Next day all the Staff were assembled on board the Tonnant and all the Admirals came on board. We had present – Sir A. Cochrane, Admiral Cockburn (of great renown on the American coast), Admiral Malcolm, Admiral Codrington, Captain of the Fleet, and, if I recollect right, Sir T. Hardy, but he left us next day. After much discussion and poring over bad maps, it was resolved the force should sail up the serpentine and wooded Patuxen in the frigates and smaller vessels. This we did, and it was one of the most beautiful sights the eye could behold. The course of the large river was very tortuous, the country covered with immense forest trees; thus, to look back, the appearance was that of a large fleet stalking through a wood. We went up as far as we could, and the Navy having very dexterously and gallantly burned and destroyed Commodore Barney’s flotilla, which was drawn up to oppose our passage [19, 20 Aug.], the army was landed about thirty-six miles from Washington. I cannot say my dear friend General Ross inspired me with the opinion he was the officer Colborne regarded him as being. He was very cautious in responsibility – awfully so, and lacked that dashing enterprise so essential to carry a place by a coup de main. He died the death of a gallant soldier, as he was, and friendship for the man must honour the manes of the brave.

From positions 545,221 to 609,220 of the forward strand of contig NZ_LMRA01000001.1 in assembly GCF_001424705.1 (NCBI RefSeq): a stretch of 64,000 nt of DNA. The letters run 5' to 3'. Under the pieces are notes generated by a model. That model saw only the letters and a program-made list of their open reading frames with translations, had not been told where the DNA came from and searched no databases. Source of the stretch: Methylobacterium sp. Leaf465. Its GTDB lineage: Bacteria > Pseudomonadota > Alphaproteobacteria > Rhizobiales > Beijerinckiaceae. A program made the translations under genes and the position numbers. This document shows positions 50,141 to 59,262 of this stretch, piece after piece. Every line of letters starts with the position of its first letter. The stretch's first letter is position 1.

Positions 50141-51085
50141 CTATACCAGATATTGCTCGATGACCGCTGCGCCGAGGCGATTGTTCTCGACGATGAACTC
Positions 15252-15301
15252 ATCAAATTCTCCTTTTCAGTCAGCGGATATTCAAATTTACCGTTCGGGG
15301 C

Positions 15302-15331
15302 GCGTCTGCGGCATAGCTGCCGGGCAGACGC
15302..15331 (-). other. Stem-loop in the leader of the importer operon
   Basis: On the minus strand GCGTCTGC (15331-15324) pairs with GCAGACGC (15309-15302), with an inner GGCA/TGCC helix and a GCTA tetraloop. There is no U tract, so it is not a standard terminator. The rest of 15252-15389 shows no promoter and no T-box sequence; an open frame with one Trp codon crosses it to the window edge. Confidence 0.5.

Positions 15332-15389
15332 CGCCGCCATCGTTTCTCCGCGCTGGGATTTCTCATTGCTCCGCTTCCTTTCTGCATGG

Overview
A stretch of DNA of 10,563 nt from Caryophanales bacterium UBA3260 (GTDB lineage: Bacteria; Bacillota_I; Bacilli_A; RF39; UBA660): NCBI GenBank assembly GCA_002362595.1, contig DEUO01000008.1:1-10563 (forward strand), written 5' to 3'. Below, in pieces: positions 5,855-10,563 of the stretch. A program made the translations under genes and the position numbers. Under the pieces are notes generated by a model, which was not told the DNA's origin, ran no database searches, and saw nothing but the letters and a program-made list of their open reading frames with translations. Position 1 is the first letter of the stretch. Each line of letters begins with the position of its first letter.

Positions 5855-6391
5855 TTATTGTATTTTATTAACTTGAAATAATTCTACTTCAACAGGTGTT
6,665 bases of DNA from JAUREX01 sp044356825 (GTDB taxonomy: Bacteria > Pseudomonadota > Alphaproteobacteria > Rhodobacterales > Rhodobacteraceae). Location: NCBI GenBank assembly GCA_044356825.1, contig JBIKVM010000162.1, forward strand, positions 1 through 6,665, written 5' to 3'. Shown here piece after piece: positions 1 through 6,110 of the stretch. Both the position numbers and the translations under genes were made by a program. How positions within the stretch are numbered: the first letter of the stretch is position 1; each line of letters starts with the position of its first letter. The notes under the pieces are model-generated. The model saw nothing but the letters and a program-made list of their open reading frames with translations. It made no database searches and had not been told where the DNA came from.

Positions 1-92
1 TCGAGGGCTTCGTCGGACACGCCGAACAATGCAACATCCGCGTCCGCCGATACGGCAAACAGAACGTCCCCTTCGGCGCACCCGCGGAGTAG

We fell in with the enemy on our march, well posted on the eastern bank. We were told that the only approach to their position was by a bridge through the village of Bladensburg. The day we landed, a most awful spectacle of a man named Calder came in to give us information. He was given in my charge, the secret service department having been confided to me. The poor wretch was covered with leprosy, and I really believe was induced to turn traitor to his country in the hope of receiving medical [aid] from our surgeons, in the miserable state of disease he was in. If such was his object, he is partly to be pardoned. He was a very shrewd, intelligent fellow, and of the utmost use to us. He was afterwards joined by a young man of the name of Brown, as healthy a looking fellow as he was the reverse, who was very useful to us as a guide and as a scout.